Greenham and Crookham Commons management plan 2009-2014: Education

Aim 3: To enhance the appreciation and understanding of the common though a programme of education and interpretation.

1) Introduction

The common covers a large area and comprises a mixture of landscape types and habitats. It is a cultural landscape with a rich and chequered history. It has been common land for several hundred years providing rough grazing and a range of products for those neighbouring properties with commoners rights. It has been used by the military for brief periods throughout its long history.

2) Interpretation

Sep 2012: Welcome board

On-site interpretation is mainly via 3 interpretive panels erected when the common was re-opened to the public in 2000. These are in the main car parks at the Control Tower, Pyle Hill and Crookham Hill. The panels are map boards with images of some of the wildlife on the common and a brief summary of points of interest and the history of the common.

There is a leaflet of the same design which describes a series of themed walks across the common which take in some of the key features. Waymark posts with colours corresponding to those in the leaflet mark these routes on the ground.

In addition there is a large board in the main (Control Tower) car park faced on one side with a collage of ceramic tiles produced by local schoolchildren and fired by a local artist, and on the other with a photographic image of the common. Similar structures are in place at two other West Berkshire Council nature reserves - Snelsmore Common and Hosehill Lake.

A further interpretation panel has been installed in Compartment 6, giving information about the 2010-2012 heathland restoration project.

There is also information relating to the Common on West Berkshire Museum's website Greenham: a common inheritance (which includes many digitised images of the common both past and present), the Greenham and Crookham Commons Commission, and BBOWT's West Berkshire Living Landscape web page.

A number of artists have used both the common and the Control Tower to exhibit works and to house 'installations'. There are good links with a network of artists through New Greenham Arts.

Opportunities exist to increase the range and suitability of interpretive material for all visitors and to improve existing provision. Other less formal forms of interpretation, such as sculpture and other art or craft-based media, also have potential on the site. The involvement of the local community in these projects may be critical.

Control tower The former airfield control tower next to the main car park, and its surrounding compound, are owned and managed by Greenham Parish Council. Renovation is (Jan 2015) under way, and the Parish Council has submitted plans to adapt the building to create a visitor centre. A cafe, public toilets and exhibtion/display space are expected to be provided. While not actually within the area covered by this management plan, these facilities will complement the recreational and educational opportunities which the commons offer.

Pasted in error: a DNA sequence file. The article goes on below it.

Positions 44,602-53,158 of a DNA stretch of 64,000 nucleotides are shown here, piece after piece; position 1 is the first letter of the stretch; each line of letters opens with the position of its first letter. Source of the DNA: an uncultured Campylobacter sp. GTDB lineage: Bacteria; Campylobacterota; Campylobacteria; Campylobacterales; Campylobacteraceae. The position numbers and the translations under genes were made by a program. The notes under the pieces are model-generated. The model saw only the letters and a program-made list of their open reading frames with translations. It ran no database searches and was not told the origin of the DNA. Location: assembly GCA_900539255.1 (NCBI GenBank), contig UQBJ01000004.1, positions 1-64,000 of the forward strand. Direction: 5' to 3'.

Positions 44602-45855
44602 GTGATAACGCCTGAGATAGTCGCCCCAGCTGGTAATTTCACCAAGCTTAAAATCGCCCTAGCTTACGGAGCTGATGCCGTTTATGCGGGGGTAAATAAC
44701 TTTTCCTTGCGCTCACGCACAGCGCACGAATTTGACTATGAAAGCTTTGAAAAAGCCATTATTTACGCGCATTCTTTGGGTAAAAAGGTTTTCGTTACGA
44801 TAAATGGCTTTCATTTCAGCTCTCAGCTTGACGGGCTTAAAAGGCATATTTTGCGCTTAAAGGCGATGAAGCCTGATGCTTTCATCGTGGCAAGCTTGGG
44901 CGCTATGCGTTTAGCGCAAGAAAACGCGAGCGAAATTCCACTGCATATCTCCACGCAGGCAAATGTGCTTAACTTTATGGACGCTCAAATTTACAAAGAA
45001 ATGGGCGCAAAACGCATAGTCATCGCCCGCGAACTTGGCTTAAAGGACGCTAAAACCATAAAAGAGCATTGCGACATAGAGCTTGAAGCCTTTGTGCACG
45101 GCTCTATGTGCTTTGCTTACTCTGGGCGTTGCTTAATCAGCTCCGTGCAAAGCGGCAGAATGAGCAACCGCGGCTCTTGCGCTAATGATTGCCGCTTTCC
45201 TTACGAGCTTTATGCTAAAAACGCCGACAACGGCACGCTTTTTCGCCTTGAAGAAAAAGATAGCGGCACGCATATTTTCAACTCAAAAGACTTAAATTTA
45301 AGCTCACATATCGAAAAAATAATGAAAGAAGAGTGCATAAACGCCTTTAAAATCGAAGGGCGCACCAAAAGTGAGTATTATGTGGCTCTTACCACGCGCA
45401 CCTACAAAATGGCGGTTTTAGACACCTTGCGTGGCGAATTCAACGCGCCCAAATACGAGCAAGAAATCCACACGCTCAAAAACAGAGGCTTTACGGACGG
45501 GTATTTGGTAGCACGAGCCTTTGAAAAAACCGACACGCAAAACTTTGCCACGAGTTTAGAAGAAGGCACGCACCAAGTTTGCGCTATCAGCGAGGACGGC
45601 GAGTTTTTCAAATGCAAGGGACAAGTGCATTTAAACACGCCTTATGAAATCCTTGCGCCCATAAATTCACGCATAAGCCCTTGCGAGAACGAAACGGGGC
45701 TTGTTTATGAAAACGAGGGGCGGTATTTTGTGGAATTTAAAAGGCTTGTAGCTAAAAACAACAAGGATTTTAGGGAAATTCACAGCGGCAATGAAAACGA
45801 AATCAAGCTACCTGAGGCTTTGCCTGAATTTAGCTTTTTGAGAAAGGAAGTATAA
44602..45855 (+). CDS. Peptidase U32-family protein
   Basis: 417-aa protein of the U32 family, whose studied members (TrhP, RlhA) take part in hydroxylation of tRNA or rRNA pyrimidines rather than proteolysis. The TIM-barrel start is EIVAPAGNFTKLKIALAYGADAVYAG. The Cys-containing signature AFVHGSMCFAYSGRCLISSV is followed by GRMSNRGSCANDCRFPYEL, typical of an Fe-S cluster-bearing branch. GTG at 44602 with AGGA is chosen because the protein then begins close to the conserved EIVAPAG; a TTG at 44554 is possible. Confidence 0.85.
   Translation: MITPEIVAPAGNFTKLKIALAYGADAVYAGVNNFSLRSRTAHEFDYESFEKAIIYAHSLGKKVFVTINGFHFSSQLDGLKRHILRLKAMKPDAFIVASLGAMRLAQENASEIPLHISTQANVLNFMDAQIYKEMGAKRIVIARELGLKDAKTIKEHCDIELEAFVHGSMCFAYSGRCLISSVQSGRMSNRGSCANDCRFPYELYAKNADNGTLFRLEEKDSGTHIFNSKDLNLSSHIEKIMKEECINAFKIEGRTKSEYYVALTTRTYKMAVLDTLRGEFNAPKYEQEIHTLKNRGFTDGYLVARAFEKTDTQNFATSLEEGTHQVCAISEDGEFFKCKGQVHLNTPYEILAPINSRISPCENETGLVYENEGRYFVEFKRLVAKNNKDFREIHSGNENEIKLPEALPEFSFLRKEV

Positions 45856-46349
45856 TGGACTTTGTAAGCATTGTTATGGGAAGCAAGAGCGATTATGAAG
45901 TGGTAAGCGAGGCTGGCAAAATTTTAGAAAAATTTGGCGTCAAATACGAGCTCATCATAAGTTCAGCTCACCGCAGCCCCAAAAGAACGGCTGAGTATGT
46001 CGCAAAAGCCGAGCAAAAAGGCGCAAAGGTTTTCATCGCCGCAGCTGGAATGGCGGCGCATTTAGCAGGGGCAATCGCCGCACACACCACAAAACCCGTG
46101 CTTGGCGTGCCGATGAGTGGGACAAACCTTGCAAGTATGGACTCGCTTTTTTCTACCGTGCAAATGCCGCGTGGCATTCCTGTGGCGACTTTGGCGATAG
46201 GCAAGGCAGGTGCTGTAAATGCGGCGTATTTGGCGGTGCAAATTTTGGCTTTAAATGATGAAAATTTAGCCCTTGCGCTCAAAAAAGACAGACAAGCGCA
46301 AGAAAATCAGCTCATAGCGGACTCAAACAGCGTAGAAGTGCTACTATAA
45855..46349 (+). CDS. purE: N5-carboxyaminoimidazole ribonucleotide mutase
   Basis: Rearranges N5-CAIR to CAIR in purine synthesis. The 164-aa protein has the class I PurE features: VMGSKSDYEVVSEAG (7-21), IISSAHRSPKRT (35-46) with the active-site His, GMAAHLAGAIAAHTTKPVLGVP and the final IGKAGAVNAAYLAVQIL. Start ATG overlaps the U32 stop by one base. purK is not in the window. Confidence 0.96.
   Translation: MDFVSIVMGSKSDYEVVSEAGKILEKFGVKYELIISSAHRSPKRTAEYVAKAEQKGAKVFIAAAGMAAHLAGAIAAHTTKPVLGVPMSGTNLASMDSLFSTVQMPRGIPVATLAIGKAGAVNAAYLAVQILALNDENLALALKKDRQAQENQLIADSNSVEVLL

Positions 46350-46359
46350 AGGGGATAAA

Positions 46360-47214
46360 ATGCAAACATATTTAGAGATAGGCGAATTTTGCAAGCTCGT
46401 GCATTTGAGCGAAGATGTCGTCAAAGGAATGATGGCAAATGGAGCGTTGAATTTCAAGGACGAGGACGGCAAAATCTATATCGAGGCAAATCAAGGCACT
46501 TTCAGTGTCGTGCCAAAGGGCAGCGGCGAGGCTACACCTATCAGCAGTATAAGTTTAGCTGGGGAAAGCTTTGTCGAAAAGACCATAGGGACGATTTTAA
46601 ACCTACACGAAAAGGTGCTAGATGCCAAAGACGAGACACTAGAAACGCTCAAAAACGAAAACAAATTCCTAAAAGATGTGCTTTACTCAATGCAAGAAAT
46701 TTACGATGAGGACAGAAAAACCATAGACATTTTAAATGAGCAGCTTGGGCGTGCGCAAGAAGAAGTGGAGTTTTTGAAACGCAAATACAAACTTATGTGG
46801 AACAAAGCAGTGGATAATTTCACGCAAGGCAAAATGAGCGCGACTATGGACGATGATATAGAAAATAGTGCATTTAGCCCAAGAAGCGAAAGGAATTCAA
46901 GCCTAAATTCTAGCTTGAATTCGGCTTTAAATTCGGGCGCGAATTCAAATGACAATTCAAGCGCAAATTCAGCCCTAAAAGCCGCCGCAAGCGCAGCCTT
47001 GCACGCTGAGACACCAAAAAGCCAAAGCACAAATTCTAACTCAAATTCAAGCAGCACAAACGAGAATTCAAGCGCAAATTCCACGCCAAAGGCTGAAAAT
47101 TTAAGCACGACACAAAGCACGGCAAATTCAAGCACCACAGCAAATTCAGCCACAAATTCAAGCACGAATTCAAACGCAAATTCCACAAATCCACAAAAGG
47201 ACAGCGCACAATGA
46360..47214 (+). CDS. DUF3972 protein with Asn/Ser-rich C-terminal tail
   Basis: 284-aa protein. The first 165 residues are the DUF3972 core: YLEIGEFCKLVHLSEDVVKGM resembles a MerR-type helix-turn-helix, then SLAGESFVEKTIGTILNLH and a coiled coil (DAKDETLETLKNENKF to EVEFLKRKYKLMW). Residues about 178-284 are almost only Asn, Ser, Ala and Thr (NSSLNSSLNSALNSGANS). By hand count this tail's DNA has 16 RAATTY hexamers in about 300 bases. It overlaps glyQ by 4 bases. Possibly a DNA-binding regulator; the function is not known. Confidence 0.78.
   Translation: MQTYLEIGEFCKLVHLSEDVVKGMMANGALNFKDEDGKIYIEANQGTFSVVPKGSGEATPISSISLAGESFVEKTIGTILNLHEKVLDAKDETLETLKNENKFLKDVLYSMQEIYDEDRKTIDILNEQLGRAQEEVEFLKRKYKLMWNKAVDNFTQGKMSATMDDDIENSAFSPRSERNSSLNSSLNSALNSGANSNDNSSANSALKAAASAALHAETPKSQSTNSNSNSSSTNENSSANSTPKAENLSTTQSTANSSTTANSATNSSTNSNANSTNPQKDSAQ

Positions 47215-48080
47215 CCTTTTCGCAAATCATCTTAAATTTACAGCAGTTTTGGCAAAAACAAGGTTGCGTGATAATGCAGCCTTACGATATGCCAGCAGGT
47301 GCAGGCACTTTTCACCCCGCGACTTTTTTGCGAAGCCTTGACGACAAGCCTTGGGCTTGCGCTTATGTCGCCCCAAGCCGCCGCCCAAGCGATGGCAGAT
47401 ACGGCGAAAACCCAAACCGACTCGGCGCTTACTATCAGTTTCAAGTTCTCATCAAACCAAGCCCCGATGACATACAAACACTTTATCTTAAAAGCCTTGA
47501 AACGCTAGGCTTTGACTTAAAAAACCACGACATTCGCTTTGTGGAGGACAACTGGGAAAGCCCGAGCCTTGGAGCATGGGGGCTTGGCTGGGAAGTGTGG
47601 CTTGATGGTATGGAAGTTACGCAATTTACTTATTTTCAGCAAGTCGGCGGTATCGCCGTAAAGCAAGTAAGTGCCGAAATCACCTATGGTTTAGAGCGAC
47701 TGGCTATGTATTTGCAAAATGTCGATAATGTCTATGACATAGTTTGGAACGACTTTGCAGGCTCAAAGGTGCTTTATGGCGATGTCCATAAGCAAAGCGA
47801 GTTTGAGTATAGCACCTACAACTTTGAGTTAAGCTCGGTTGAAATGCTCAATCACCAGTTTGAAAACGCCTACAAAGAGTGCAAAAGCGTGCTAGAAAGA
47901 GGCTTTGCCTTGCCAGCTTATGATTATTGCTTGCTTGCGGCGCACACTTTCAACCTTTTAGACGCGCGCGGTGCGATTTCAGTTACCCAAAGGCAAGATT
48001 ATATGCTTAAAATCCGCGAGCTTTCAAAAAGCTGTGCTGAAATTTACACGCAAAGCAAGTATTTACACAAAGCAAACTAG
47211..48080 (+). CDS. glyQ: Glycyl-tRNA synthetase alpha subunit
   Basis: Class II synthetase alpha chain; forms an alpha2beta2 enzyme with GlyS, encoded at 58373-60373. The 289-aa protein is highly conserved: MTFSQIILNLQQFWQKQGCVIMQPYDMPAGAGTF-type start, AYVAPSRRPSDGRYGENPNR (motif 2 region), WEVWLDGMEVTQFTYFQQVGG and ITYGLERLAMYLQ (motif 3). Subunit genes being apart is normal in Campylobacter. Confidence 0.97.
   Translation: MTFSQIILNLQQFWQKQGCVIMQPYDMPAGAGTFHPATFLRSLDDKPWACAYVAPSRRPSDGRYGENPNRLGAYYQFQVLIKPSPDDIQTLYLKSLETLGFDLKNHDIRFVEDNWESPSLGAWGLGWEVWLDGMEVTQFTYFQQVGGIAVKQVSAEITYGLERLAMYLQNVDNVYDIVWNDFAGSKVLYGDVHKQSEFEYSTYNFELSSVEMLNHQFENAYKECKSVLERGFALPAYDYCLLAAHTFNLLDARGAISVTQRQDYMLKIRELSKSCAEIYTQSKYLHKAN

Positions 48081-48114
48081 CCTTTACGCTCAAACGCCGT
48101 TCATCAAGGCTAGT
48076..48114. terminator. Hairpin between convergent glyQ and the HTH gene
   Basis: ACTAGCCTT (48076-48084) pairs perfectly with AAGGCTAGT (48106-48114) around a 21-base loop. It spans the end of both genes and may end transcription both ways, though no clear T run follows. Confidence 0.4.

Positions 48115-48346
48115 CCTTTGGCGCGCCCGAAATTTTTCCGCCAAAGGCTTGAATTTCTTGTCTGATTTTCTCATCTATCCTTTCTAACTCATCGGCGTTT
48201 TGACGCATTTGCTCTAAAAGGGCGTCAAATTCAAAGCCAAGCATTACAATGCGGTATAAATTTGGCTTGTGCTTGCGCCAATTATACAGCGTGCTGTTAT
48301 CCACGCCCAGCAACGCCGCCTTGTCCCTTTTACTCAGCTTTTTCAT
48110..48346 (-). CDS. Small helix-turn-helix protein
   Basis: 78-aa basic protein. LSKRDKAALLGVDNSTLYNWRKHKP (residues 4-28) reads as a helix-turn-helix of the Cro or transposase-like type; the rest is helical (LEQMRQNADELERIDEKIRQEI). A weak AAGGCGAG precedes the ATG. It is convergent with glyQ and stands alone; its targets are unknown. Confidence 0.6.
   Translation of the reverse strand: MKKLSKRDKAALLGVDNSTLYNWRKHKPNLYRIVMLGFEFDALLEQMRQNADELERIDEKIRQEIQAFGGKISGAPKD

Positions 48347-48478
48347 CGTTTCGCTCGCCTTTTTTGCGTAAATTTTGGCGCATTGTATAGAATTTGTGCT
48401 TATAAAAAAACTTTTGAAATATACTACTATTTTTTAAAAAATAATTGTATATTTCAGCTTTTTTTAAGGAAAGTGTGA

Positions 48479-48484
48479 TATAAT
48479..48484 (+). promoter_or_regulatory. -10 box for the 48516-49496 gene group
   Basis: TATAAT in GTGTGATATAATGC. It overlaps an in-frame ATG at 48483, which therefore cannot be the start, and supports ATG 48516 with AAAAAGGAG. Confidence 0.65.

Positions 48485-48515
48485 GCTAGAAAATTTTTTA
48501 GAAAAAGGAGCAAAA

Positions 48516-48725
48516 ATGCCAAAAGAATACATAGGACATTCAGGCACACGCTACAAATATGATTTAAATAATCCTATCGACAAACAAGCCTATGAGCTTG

Further details of the proposals are available on the Greenham Parish Council website.

3) Education

Whilst there is currently no provision for formal educational visits to the common, there is a good deal of potential due to the size of the common, the range and diversity of habitats present, the rich history of the site and its cultural associations. The common presents an exciting opportunity to explore aspects of the primary and secondary curricula in an 'outdoor classroom' environment. The proximity to Newbury and Thatcham means there are a number of schools nearby which could benefit.

An online activity pack for use by schools was produced in 2009. This project was funded by Greenham Common Trust. There may be some scope for an extension of this or the provision of a similar web-based learning tool but in many cases schools wish to follow up online activities with an actual visit to the site. Unfortunately this has hitherto proved impossible due to lack of staff on the ground to facilitate this.

However, a number of schools have been involved in one-off projects on the common since it re-opened to the public in 2000. There has been a botanical bias to these activities. The common does lend itself to ecological survey work and geography projects but a wide range of other foci for study present themselves

There is also potential for visits by students from higher education establishments. MSc students and undergraduates from two local Universities - Southampton and Reading - have undertaken periods of study here. There has been particular interest in both the ecology of the common and the effects of its former incarnation as an airbase. The sheer size, ecological diversity and complexity of the common provide an array of suitable subjects for a doctoral thesis, an MSc project or an undergraduate dissertation.

Most of the countryside events on the common provide informal education and in some cases more structured learning for adults and children. Organised and run by the site ranger there is additional input from other experts where necessary. All events are advertised in the Countryside Service events guide. They range in content from traditional countryside skills such as besom broom making through ecology-based workshops (e.g. crickets and grasshoppers) to themed guided walks and 'meet the ponies' events.

One avenue that has been explored at the Nature Discovery Centre is 'Forest Schools'. The premise of Forest Schools is that children should be outside for regular periods interacting with nature and the countryside around them. The emphasis is on children learning about nature and the environment and improving their physical and social skills. There is potential for the Forest Schools programme to be extended to Greenham and Crookham Commons.

4) Aims and objectives (2011-2016)